Transit officials say the operator of a Red Line train that derailed in Boston this week was not at fault in the mishap.
The MBTA says that the investigation into Tuesday's derailment — the second within a matter of days on the region's transit system — continues, as do efforts to repair damage to switches and signals at the JFK/UMass station.
Disruptions and delays continue for many Red Line commuters as a result of the mishap. T leaders says there is no estimate for when service will be fully restored.
At a press conference at 2 p.m. Friday, MBTA General Manager Steve Poftak said more than 100 workers and contractors had finished repairs to the third rail and the T's power systems on the Red Line. However, crews were still working on fixing switches and the signal system, the latter of which Poftak said had suffered significant damage.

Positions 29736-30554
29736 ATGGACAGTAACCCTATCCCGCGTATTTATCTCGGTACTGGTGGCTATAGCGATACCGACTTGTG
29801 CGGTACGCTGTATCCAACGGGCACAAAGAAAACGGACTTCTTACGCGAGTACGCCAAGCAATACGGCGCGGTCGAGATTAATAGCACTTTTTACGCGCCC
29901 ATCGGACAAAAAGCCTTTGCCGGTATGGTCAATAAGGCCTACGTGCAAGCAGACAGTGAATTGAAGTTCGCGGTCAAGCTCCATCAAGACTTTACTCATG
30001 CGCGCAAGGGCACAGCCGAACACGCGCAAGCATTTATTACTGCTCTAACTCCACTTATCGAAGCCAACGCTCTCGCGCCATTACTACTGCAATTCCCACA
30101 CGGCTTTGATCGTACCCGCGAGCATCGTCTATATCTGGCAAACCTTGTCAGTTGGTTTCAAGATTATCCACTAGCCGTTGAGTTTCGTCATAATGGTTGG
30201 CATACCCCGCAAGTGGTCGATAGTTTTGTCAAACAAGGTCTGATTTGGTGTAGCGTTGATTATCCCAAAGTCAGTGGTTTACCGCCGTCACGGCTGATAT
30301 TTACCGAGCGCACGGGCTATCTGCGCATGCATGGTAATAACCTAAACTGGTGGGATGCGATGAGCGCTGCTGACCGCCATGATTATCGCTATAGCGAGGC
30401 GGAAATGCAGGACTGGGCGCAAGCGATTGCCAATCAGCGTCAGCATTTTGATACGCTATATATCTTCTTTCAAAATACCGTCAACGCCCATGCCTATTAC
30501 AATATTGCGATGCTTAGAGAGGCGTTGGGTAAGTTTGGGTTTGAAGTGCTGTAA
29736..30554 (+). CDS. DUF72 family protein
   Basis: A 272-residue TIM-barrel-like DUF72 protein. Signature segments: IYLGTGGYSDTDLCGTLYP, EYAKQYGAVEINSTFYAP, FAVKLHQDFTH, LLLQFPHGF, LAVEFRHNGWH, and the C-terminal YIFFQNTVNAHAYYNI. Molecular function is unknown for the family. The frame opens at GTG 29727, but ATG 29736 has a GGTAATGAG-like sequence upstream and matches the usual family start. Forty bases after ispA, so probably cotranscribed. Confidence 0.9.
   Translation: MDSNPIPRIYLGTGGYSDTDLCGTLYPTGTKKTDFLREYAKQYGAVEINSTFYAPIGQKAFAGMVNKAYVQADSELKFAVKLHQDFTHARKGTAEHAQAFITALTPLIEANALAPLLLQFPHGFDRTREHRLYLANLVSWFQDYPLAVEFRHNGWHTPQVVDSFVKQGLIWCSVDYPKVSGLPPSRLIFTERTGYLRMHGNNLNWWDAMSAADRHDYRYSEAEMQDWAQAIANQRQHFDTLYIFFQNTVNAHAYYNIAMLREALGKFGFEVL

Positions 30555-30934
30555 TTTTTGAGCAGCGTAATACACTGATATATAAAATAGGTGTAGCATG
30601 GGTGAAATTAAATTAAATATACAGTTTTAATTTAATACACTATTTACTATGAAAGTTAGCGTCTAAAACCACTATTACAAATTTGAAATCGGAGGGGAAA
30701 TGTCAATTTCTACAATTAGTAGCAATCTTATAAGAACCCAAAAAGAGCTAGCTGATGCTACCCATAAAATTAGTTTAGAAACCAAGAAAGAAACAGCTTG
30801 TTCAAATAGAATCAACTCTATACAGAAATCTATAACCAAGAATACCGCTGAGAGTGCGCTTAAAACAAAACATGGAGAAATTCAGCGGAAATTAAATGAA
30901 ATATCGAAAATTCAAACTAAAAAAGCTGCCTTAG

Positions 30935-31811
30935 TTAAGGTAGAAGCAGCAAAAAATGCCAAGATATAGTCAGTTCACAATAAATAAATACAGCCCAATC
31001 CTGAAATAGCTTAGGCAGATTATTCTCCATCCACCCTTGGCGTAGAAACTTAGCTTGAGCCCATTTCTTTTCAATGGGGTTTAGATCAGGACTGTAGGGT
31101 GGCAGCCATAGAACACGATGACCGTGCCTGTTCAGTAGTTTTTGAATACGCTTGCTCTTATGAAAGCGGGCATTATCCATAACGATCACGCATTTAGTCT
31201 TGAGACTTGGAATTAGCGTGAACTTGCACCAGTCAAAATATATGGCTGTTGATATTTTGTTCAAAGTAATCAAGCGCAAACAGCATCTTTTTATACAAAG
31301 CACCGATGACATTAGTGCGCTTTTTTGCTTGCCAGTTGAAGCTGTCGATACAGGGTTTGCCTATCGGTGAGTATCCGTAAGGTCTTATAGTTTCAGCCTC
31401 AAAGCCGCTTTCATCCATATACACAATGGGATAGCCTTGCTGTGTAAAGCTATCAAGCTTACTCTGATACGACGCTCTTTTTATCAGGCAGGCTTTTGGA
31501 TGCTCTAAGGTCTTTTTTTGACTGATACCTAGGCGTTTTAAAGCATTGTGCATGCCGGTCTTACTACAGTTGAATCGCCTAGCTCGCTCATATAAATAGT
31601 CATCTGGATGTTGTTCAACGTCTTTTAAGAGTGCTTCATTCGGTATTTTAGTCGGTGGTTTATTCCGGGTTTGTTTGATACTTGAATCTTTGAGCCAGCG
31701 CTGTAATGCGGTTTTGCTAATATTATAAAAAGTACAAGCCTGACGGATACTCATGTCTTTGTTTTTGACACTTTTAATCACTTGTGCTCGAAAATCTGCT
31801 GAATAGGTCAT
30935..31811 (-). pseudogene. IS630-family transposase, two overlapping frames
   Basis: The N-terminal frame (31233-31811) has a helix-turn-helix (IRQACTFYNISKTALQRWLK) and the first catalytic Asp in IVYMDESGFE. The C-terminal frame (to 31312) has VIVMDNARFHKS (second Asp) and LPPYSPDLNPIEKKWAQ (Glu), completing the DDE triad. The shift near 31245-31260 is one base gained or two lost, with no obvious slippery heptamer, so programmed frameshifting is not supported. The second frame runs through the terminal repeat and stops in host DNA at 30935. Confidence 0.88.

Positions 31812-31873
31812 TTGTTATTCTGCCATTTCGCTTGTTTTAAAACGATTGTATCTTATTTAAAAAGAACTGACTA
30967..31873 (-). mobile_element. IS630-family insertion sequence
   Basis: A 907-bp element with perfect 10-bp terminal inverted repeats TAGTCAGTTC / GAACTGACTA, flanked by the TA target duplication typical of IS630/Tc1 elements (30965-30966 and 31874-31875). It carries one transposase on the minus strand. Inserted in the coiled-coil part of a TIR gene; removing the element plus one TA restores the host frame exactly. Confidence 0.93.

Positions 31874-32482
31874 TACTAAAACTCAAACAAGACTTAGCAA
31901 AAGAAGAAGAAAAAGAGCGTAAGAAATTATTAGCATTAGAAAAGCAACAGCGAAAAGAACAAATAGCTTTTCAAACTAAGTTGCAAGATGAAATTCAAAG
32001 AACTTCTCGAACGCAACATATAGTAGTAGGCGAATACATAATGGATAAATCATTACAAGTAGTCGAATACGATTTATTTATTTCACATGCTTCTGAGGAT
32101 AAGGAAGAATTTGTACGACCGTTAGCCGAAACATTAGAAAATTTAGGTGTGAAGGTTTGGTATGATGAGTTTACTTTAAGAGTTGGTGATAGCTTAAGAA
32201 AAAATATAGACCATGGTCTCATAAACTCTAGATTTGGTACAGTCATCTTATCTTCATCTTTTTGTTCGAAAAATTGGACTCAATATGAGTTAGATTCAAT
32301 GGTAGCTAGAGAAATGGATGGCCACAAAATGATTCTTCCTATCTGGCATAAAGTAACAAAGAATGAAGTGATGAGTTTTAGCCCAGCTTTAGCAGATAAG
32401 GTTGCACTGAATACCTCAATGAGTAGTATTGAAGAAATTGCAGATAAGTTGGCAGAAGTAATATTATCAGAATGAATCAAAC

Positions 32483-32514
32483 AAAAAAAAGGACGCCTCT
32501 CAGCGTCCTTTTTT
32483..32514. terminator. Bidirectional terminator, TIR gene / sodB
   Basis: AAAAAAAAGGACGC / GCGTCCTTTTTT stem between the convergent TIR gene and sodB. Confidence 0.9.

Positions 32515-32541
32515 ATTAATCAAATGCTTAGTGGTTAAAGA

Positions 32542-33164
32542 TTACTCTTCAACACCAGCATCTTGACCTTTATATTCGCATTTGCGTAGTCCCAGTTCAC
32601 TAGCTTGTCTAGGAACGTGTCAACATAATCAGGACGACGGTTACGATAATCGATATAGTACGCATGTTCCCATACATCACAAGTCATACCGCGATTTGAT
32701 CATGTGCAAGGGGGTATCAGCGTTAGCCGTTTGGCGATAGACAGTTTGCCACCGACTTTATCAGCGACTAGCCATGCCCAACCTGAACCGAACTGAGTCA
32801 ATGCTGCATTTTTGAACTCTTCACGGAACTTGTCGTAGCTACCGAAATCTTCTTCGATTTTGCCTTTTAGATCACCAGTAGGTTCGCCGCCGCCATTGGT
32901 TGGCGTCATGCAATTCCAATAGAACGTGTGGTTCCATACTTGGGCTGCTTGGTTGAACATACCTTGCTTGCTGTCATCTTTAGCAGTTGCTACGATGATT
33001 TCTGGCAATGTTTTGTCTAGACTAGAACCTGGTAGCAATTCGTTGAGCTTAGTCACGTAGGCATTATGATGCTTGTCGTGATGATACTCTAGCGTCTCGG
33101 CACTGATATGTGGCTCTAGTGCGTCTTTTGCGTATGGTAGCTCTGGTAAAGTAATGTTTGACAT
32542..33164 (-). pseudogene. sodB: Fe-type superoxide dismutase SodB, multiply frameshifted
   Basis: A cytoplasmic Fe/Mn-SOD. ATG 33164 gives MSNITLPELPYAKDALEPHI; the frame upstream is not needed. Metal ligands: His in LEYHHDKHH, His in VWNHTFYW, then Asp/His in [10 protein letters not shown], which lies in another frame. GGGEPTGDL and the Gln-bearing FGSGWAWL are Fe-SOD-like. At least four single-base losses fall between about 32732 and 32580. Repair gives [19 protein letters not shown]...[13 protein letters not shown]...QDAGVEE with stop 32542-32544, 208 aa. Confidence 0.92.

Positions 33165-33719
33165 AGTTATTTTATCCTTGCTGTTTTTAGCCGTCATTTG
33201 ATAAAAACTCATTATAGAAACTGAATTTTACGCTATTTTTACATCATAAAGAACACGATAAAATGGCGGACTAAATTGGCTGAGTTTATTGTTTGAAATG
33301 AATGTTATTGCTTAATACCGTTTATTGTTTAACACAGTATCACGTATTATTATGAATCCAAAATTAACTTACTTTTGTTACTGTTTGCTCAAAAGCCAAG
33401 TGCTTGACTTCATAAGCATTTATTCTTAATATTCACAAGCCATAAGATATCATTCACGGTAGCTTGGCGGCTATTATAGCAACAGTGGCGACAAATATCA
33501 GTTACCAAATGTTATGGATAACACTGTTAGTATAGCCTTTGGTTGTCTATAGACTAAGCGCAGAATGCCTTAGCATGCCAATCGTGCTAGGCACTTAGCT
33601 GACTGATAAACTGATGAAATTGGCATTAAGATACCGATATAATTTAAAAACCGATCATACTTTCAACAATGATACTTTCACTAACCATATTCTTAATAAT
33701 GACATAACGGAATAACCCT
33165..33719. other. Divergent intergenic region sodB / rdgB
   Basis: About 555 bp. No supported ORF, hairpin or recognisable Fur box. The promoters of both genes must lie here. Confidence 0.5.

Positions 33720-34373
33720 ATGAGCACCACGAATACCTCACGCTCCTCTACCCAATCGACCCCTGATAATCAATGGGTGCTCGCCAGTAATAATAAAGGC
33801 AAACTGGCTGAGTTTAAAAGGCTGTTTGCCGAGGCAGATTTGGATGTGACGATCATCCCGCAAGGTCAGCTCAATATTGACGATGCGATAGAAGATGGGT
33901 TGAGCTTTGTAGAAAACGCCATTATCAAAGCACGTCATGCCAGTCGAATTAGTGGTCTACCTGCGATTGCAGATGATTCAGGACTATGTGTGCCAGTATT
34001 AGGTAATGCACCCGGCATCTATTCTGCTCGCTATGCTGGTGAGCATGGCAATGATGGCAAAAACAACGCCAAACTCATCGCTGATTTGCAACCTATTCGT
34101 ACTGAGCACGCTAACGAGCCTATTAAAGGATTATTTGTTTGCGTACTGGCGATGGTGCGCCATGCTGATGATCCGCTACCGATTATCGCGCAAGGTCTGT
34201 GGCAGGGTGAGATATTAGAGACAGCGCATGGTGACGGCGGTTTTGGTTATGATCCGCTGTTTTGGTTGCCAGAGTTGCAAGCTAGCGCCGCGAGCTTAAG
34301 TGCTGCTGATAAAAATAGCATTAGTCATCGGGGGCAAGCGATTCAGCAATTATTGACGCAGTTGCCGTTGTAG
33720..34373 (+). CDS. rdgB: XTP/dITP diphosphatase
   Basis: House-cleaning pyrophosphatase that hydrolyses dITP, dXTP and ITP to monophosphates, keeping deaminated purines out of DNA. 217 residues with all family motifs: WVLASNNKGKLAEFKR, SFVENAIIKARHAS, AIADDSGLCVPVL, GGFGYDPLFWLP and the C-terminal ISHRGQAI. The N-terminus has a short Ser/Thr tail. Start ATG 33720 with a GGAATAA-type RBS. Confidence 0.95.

"We are still assessing how much longer it will take to fix it," he said.
Until the signal system is fixed, he said, trains will continue to run at reduced speeds.
Poftak again encouraged commuters Friday evening to take additional commuter rail trains being provided as an alternative to the Red Line. Riders just need to flash their Charlie Cards or Charlie Tickets, which will serve as their fares, on the commuter rail trains.
No serious injuries were reported in the most recent derailment.
Nearly a dozen people were hurt in a Green Line derailment on Saturday that investigators have blamed on operator error. The T has suspended that operator.
With reporting from The Associated Press and the WBUR Newsroom
This article was originally published on June 14, 2019.